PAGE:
By Veggie Tom
I’ve eaten my body weight in risotto!
I like risotto.
It’s just as well, because I’ve eaten a lot of it. Beetroot risotto, tomato risotto, butternut squash risotto, pea and asparagus risotto, mushroom risotto, wild mushroom risotto, wild mushroom risotto with herbs….
I’ve been reviewing restaurants in and around the Yorkshire town of Harrogate for a few years. As a place which has made its money from leisure, tourism and conferences, it’s absolutely riddled with places to eat. TripAdvisor shows 237 at the time of writing. But are any of them veggie? Nope.
Pluck a random menu from any of those 237 and chances are you’ll find anything from six to 15 main courses, two of which will be veggie. One will be risotto – and the smart money says the other one will be pasta.
Chefs like proteins. Their very worth is calculated by the magic they can weave with meat and fish. Remove those and what’s left? Carbohydrates, apparently. Great big heaps of starch. Perhaps some chefs worry that providing vegetarian customers with anything below the recommended daily allowance of starch will cause them to wither and die, and therefore be unable to pay. It is a crying shame, because there’s so much more out there. I’ve eaten cheese dishes (like paneer and halloumi) that inspire envy in all who haven’t ordered them, bean and lentil concoctions which touched my soul, and tofu treated so beautifully that I wondered how I had ever lived without it.Carbs have plenty more to offer, too. Strike risotto rice and pasta from the menu and you’re left with potatoes, corn, couscous, quinoa, bulgar, amaranth, barley, buckwheat noodles, red rice, wild rice… surely there’s something to work with there? But the real oversight is glaring these restaurants in the face.
There’s a category of food that is generally quite popular among vegetarians. Something which comes in hundreds of shapes, sizes and flavours, which can be cooked in every way imaginable, and which just happens to be abundantly available in all professional kitchens.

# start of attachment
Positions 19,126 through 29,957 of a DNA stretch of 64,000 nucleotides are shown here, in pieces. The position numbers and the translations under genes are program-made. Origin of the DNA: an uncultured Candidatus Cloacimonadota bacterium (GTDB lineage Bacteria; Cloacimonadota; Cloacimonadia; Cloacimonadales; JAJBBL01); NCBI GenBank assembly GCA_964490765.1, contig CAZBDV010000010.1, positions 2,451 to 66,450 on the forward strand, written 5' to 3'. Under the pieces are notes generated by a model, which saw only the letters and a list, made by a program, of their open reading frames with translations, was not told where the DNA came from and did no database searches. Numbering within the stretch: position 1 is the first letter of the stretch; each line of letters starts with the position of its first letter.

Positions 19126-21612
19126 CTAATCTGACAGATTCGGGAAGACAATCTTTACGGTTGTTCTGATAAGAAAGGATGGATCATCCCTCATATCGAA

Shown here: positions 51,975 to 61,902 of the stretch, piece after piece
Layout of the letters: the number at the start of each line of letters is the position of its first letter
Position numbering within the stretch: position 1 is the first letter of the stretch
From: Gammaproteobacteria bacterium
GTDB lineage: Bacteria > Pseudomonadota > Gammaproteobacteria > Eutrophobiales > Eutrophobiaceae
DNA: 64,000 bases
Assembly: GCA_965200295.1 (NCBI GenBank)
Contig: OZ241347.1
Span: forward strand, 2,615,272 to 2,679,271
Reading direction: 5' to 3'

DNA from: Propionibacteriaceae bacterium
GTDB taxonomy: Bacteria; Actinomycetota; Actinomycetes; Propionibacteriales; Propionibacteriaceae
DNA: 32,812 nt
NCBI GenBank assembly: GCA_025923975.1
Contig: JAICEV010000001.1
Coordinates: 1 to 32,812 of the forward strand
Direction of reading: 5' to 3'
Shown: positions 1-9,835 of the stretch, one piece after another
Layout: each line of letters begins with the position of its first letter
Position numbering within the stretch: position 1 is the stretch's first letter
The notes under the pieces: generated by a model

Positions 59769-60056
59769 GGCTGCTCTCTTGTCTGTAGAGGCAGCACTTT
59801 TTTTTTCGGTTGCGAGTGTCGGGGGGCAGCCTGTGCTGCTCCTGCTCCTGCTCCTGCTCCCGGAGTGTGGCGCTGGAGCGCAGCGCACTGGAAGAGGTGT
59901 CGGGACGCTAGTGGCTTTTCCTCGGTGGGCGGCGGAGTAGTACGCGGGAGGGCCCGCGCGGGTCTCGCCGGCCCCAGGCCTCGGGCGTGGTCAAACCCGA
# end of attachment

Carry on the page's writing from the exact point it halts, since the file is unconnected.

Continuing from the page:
Vegetables. You’ve probably heard of them.
For all that, I still have a soft spot for risotto. And if you don’t fancy spending 20 minutes stirring a pan full of the stuff, there are a few easier options. Waitrose Frozen Pea and Asparagus Risotto is among them, and even though though it still requires eight minutes of stirring in a pan (net saving: 12 minutes) it saves you having to chop anything. Peas are a good choice because they freeze so well, but the asparagus loses some of its character – and the rice, the most important bit, hasn’t got a lot of bite. It’s an easy dinner for sure, but no classic.
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Sainsbury’s Arborio Risotto Rice
Arborio is the classic risotto rice, not as plump as Carnaroli risotto rice when cooked, but if you want to make a traditional vegetable risotto – it is the one to use. Put it in the trolley. Tasted by Veggie Tom.
Competing Brand: Riso Gallo
Barcode: 8001420 002072
Riso Gallo Vialone Nano Risotto Rice
Want short plump rice that has the ability to soak up two to three times it weight in liquid and still presents ‘al dente’ bite when cooked? Put a pack of Vialone Nano in the trolley. Tasted by Veggie Tom.
Tesco Ingredient Carnaroli Risotto Rice
Want Risotto Rice that delivers the best ‘on the plate’ presentation? If the price and size fits put a pack of Carnaroli in the trolley. Tasted by Veggie Tom.
Competing Brand: Riso Gallo